“Strongest correlation” between corruption and poor environmental performance, study shows
TI’s corruption index is the closest match to a country ranking of environmental performance, according to the Environmental Sustainability Index
Issued by Transparency International Secretariat
The more affected it is by corruption, the poorer a country's environmental performance, a new study to be presented in Davos shows. Transparency International's 2000 Corruption Perceptions Index, ranking 90 countries, features as the variable bearing the closest relation to the ranking of national environmental performance in the Environmental Sustainability Index (ESI). The ESI will be presented at the World Economic Forum Annual Meeting 2001 in Davos, Switzerland, on Saturday 27 January 2001.
"Corruption and environmental destruction go hand in hand," TI Chairman Prof. Dr. Peter Eigen said. "The ESI underscores that the battle to preserve the world's natural heritage can only be won if there is transparent and accountable government," Eigen said at the World Economic Forum in Davos.
The ESI, which ranks the environmental performance of 122 countries, was compiled by the Environmental Task Force of the World Economic Forum's Global Leaders for Tomorrow together with the Yale Center for Environmental Law and Policy and the Center for Earth Science Information at Columbia University. Measuring national environmental performance according to 67 variables, the closest match is with the 2000 TI Corruption Perceptions Index (CPI), which revealed a 0.75 correlation with the ranking of environmental performance.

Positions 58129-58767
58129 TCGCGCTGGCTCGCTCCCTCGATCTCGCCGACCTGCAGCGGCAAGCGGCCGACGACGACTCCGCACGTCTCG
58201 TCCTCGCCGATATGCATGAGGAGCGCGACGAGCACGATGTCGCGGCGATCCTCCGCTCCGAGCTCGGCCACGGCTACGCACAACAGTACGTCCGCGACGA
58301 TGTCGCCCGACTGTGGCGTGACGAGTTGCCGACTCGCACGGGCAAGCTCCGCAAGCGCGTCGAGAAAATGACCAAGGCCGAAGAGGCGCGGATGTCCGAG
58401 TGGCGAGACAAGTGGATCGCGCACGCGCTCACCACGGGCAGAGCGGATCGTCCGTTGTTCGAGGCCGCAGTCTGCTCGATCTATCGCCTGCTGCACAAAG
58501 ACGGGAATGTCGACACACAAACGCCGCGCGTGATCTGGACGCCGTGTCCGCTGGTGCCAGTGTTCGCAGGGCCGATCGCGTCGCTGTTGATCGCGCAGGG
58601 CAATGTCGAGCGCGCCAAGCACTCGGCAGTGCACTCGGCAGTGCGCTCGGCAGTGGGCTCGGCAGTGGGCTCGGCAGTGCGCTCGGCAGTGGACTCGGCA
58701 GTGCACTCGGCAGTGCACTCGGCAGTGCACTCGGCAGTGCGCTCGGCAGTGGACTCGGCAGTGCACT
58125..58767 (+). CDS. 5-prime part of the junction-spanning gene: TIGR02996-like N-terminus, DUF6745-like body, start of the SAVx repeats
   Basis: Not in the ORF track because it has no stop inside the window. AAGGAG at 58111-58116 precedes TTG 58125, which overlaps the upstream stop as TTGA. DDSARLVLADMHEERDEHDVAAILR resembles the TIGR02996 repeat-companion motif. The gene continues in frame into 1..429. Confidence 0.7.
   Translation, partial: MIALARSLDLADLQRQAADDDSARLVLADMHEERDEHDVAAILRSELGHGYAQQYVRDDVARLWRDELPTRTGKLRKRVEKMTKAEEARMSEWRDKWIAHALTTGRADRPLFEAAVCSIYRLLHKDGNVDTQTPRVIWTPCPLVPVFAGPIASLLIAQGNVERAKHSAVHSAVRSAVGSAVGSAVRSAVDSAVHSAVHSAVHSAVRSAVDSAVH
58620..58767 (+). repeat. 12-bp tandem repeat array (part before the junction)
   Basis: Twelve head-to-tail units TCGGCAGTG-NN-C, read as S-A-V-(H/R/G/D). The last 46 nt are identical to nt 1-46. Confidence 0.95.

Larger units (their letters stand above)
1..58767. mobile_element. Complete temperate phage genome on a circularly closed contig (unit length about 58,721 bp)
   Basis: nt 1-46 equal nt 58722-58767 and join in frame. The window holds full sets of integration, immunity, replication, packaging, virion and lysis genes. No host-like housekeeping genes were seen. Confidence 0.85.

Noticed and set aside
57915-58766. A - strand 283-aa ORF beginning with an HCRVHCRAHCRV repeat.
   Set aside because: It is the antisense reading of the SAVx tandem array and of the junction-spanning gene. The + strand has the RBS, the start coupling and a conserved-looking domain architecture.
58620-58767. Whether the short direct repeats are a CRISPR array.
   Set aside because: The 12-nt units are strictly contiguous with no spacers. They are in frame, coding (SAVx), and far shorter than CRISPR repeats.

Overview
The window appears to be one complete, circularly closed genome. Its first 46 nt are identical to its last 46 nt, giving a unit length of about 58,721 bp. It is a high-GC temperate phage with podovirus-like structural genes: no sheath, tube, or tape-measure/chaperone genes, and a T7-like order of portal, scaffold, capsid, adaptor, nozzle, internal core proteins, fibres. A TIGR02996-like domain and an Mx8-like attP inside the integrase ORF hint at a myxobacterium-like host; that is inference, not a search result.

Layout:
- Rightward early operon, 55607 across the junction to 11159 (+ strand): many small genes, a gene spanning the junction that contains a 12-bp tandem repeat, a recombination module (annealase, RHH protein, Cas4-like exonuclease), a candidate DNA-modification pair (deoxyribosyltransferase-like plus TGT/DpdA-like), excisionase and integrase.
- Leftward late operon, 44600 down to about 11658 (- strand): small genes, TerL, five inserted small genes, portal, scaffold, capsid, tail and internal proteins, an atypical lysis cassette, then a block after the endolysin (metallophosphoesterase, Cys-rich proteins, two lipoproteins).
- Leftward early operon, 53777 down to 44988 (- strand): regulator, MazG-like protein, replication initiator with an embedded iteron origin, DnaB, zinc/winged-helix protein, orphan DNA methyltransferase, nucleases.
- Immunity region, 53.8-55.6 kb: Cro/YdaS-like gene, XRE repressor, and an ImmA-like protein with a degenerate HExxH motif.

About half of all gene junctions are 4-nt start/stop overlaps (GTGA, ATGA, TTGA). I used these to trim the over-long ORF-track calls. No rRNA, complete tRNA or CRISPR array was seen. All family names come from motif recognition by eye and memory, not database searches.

Transparency International's 2000 Corruption Perceptions Index ranked 90 countries according to a variety of surveys in each country, measuring the perceptions of the degree of corruption as seen by business people, risk analysts and the general public. Finland, Norway and Canada top the ESI, and feature among the six least corrupt countries in the CPI. According to Dan Esty, Project Director of the ESI and Director of the Yale Center for Environmental Law and Policy, "this striking correlation underlines the importance of Transparency International's CPI as a measure of much more than corruption. Corruption contributes to environmental degradation, but is also an indicator of the way societies develop in terms of open government and adequate property rights."
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